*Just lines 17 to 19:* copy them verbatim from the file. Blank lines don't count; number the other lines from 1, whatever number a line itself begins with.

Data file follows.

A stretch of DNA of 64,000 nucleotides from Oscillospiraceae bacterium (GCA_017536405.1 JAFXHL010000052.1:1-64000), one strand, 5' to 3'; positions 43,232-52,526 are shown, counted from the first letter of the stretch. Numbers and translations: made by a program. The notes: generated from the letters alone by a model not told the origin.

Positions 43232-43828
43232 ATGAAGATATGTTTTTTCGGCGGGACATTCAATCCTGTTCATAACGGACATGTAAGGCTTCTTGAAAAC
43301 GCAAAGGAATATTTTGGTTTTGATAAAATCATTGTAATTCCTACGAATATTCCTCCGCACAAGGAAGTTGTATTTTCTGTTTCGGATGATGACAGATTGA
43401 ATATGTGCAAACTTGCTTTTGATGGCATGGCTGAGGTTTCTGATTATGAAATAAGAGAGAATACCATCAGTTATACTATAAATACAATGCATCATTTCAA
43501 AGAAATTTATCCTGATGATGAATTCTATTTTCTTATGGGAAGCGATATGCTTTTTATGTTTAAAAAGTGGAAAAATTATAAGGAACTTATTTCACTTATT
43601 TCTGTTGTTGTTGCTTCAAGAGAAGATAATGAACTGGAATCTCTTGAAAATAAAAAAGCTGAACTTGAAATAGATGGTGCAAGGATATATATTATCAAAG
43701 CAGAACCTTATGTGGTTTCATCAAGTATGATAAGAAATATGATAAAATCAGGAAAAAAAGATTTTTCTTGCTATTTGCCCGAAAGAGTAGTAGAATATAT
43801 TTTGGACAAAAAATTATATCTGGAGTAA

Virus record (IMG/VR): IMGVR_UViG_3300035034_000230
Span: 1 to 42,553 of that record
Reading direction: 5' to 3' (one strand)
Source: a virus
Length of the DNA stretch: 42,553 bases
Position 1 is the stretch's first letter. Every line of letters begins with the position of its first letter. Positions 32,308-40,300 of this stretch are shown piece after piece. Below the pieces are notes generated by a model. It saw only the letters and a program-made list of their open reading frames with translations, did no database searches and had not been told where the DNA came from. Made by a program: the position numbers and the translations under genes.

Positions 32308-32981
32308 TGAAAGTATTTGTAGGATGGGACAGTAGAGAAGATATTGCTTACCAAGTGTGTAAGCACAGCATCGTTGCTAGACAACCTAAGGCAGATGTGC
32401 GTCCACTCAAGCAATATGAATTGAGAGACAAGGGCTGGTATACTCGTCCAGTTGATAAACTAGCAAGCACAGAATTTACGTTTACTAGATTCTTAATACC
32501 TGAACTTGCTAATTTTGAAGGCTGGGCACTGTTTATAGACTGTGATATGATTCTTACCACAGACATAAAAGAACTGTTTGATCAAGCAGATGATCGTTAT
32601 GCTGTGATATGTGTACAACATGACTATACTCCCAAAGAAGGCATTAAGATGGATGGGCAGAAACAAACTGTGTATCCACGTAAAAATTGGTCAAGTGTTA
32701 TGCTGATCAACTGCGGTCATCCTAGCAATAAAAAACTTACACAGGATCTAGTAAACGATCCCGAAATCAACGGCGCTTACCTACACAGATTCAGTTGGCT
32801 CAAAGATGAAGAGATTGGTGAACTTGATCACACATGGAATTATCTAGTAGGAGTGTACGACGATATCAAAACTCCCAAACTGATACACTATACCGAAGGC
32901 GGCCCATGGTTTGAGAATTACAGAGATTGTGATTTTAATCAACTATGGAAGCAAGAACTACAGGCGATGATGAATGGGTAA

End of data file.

32308 TGAAAGTATTTGTAGGATGGGACAGTAGAGAAGATATTGCTTACCAAGTGTGTAAGCACAGCATCGTTGCTAGACAACCTAAGGCAGATGTGC
32401 GTCCACTCAAGCAATATGAATTGAGAGACAAGGGCTGGTATACTCGTCCAGTTGATAAACTAGCAAGCACAGAATTTACGTTTACTAGATTCTTAATACC
32501 TGAACTTGCTAATTTTGAAGGCTGGGCACTGTTTATAGACTGTGATATGATTCTTACCACAGACATAAAAGAACTGTTTGATCAAGCAGATGATCGTTAT